Cornerstone (1979)

1.Lights 2.Why Me 3.Babe 4.Never Say Never 5.Boat on the River 6.Borrowed Time 7.First Time 8.Eddie 9.Love in the Midnight


The biggest style departure ever for Styx was on this album. Flashback to the late 1970's: Classic "art" rock, which Styx seemed to be categorized, was becoming radically out of fashion. Bands like Yes and Emerson Lake and Palmer were all but dead, and bands such as The Who and Led Zepplin were (or would very soon be) decimated by personal tragedy. A new wave (pun not necessarily intended) of music was on the horizon and suddenly personalities such as Billy Joel and Donna Summer were fast becoming the new kings (or queens) of the new movement. Front man Dennis DeYoung sensed the change in the air and decided to expand the horizons of the band. Never had more controversy popped up in their career. The move was not met with enthusiasm by many, including some of the band members themselves. It could be a safe assumption, however, to argue that if the band hadn't gone in this direction, they may have never become one of the most popular bands of the early 1980s. It's quite likely they would have been forgotten, known only by a couple of oldies (they had only two top ten songs by this point, remember). This release didn't quite sell as much as its two predecessors, but by crossing over to mainstream pop and by continuing to tour at a semi maddening pace, they became more popular than ever.

This album, although containing fine material, does suffer a bit with growing pains. Perhaps afraid to expand quite as much as they would have liked, they play it safe with mostly soft stringy melodies, complete with plenty of electric piano and acoustic guitars. The noise gets a little tiring after forty minutes. When the band does try to rock, such as on James Young's Eddie, it sounds too forced and uninspired. The only other semi-rocker, the DeYoung-Shaw composition Borrowed Time is pulled off a bit better, but probably still would have sounded better if the production was harder as on some of the previous albums.

As stated earlier, however, this was not the main road they were heading on, and the softer stuff was mostly pleasant. The most obvious contender was the band's only number one single Babe. Critics may sneer, but let's be fair, every arena rock band had a killer power ballad, and this one was a great representation. The album opener Lights isn't as mushy as Babe but it does show that the band could pull out great material even without the volume turned way up or without the wailing electric guitars. This was another piece by DeYoung-Shaw, it's DeYoung's music and Shaw's lyrics (they switched these roles on the above mentioned Borrowed Time). As great as DeYoung and Shaw could write and perform together, it has been well documented that the conflict of personalities between the two arose during this time. Shaw was the most resistant to the new direction. He even threatened to quit if DeYoung's other weepy, First Time was released as a single.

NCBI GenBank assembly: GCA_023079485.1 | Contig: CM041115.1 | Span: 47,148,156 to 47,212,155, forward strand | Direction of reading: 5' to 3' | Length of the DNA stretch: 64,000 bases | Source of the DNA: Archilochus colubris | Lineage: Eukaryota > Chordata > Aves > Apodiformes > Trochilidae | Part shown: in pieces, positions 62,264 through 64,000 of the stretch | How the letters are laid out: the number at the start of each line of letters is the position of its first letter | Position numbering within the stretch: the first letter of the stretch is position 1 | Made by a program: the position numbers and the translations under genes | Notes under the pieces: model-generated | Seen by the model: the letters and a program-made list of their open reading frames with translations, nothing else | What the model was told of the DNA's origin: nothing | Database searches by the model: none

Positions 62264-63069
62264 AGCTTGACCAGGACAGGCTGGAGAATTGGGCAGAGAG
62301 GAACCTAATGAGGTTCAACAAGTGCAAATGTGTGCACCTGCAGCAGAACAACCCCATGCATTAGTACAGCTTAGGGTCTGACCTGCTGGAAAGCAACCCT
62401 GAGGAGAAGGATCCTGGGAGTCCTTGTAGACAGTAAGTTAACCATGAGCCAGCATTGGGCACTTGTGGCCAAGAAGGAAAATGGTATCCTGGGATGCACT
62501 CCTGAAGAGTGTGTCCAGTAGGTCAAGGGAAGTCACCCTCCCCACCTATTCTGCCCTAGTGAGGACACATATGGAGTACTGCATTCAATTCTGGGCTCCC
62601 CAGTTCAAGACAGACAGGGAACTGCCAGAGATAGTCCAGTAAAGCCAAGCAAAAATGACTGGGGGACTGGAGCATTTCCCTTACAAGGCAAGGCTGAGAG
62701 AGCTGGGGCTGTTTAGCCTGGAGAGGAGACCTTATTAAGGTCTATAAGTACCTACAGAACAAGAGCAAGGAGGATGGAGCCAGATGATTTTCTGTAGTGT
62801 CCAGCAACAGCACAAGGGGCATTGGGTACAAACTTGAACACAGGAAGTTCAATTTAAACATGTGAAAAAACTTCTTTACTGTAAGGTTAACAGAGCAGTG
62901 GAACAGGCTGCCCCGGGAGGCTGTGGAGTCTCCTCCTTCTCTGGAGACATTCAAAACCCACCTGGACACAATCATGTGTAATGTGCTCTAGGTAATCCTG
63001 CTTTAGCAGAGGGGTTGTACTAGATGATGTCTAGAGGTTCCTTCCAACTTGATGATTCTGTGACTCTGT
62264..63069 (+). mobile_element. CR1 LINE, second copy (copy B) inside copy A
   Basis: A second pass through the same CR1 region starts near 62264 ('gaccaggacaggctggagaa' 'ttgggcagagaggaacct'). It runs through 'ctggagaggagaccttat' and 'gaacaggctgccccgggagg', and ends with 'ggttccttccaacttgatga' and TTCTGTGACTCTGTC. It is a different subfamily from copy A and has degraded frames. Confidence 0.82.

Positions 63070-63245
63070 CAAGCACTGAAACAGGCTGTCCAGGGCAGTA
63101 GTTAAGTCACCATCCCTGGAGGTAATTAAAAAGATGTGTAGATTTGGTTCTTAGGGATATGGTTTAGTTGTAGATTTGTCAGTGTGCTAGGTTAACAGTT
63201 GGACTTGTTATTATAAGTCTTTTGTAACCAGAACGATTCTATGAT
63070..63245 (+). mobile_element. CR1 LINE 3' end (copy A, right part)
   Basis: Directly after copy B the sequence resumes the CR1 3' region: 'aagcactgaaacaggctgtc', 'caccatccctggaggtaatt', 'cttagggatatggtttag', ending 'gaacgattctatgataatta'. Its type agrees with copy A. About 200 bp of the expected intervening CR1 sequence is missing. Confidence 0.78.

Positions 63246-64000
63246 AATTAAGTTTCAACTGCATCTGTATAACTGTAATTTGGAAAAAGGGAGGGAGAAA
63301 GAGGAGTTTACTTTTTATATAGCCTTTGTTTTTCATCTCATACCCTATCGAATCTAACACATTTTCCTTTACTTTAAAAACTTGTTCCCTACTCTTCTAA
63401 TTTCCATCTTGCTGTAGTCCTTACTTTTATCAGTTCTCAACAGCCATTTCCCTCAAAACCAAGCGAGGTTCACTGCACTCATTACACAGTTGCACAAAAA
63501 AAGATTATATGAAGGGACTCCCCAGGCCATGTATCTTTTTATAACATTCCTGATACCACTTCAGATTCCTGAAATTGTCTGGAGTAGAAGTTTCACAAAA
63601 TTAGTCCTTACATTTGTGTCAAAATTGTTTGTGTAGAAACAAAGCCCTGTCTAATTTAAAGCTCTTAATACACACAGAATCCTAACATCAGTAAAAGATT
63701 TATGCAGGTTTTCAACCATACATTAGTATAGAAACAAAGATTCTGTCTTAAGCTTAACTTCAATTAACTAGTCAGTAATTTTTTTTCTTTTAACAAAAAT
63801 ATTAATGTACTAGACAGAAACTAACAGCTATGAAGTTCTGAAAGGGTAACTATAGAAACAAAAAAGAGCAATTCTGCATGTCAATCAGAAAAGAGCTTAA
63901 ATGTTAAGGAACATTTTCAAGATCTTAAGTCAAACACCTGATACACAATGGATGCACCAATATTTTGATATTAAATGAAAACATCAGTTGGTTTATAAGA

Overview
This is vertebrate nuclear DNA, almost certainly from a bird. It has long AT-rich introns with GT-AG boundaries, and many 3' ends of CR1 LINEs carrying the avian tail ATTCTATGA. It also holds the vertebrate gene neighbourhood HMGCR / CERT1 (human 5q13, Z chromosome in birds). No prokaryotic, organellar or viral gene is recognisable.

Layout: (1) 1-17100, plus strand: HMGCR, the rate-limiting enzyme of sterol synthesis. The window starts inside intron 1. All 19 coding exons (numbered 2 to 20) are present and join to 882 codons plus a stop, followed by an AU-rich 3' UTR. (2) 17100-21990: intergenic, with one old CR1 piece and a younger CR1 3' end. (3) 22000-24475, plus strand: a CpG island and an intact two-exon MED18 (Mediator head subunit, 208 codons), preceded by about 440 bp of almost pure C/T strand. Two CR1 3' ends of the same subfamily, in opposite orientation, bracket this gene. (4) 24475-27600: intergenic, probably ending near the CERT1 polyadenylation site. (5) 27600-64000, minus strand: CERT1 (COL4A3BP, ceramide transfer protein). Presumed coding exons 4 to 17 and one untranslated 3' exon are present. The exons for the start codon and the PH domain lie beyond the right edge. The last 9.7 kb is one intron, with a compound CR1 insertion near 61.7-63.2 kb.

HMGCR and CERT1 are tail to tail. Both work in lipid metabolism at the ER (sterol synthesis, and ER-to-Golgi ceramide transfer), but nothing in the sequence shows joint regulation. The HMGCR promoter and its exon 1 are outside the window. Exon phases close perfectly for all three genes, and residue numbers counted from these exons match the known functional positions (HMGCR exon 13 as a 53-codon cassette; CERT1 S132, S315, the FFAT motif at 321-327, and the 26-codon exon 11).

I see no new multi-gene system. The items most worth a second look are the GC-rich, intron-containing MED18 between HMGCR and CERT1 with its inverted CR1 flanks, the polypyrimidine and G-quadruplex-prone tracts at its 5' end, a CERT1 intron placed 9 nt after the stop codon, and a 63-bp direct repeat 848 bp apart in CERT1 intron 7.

Now here's the irony. Even when Tommy Shaw was pushed into writing softer songs, he came with some great tunes!. Consider the album's closer Love in the Midnight; musically it's as non threatening as anything this band has ever done. Lyrically, it's a painful stripping of the soul exposing the excesses of a rock star. Or how about Boat on the River? Long before the "unplugged" thing became a thing of fashion, the members strapped on accordions, mandolins and tambourines and created probably the best song the band ever wrote that never went mainstream(although it was a big seller in some countries other than the U.S.). In all fairness, Shaw's other composition Never Say Never is probably the weakest song on the album, but it's by no means an embarrassment. Someone needs to tell Shaw that even if he doesn't like to, he can handle the slow stuff with the best of them. It was later revealed that after the tour, DeYoung was sacked by the band for wanting to continue to push the band in the direction he felt was best and not tour quite as much. He returned when all realized there could not be a Styx without Dennis DeYoung. It was a good thing. There was more magic to come.

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